Domestic violence alarming divorce in Juba
Juba, South Sudan,
Oct 6, 2016(Nyamilepedia) —– Nyamilepedia press caught up with woman who shared her issues as part of her daily domestic violence for years.
Florence Ayul wanted to leave her husband of sixteen years because of his violent behavior towards her and their children.
A-37-years-old woman, resident of Nyakuron West residential area warns her husband on sexual, domestic violence. She says on the day he raped her was her final straw, and found the courage to leave him.
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“For years I tried to leave him but he threatened me with violence every time.” She said.
“He would say: You are not taking my kids from me, you are not taking my home, and you are not taking you away from me.” She said, adding that she was raped earlier this year in her own home by the very man who vowed to honor and protect her
The children had left for school and she was about to get ready for work when her husband, Henericko Jima, told her she was not going to work and they were going to spend the day together. He locked the front door and confiscated her phone.
“He pulled me to the bed and pinned me down with his knees. He is much bigger and stronger than me. I told him not to hurt me. I told him I was ready but he forced his way,” she recalled.
Her husband owned a light firearm, she said, and although he did not threaten to use it on her, she had acquired a protection order fearing he one day would.
“I was too scared that he would hurt my children. He once threatened he would take them from me. “As long as I was around he would not get to the children,” she said. Both their families knew about the couple’s troubled marriage.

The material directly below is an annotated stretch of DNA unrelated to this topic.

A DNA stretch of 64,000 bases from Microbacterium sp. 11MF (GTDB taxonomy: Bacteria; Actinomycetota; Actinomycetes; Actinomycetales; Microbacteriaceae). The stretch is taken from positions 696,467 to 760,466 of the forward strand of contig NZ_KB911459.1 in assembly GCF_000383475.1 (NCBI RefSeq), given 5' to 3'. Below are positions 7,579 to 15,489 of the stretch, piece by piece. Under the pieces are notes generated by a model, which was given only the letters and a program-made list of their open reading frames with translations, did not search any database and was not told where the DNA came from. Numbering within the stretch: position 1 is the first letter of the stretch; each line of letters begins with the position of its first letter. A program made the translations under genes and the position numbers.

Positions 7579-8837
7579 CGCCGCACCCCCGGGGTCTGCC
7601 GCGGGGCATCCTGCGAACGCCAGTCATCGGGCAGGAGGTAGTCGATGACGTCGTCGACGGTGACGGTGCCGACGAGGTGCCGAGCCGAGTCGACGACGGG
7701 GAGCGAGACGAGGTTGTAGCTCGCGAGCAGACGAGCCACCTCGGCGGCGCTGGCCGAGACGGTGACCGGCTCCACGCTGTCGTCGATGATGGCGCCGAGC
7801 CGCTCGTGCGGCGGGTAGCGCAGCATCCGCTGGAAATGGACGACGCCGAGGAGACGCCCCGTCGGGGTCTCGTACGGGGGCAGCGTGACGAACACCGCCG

Flora said she had sought help from religious leaders who advised her to stay. Over the years she had hoped she could make her marriage work. “After each child, things would be normal for a bit and then the violence would start again.”
She obtained a protection order against him and in 2012 she reported him to the police for beating their son, but later dropped the charges.
The day of the rape, police officers came to their home to hand him an order to appear in court over another violent outburst.
She kept busy, cleaning and cooking. “I was crying the whole time. How can he not show any remorse for violating me like this? How could he not see I did not want this?” Flora added that after the police left, a neighbor asked her for a lift to Juba teaching hospital.
At this point she found the courage to call the police and asked her sister to accompany her to the police station.
The police wanted to know why she had not told the officers at her house earlier, to which she replied: “When you go through something like that, you do not know what to do.”
After making a statement, she was referred for counseling and a medical examination, an experience she described as difficult and invasive but necessary.
In this story, Nyamilepedia Press cannot reach complainant’s husband at this moment to comment on allegation put against him.
Although similar cases of rape allegations continue to rise in African societies today, it is not clear in many African constitutions whether a forceful demand for sexual intercourse between a legitimate husband and a wife constitutes a rape.
In African communities, and particularly South Sudanese communities, men pay expensive dowry to claim their wives, which grand them excessive powers in marriage to expect their wives to humble compromise to their husband’s demands even over their own bodies.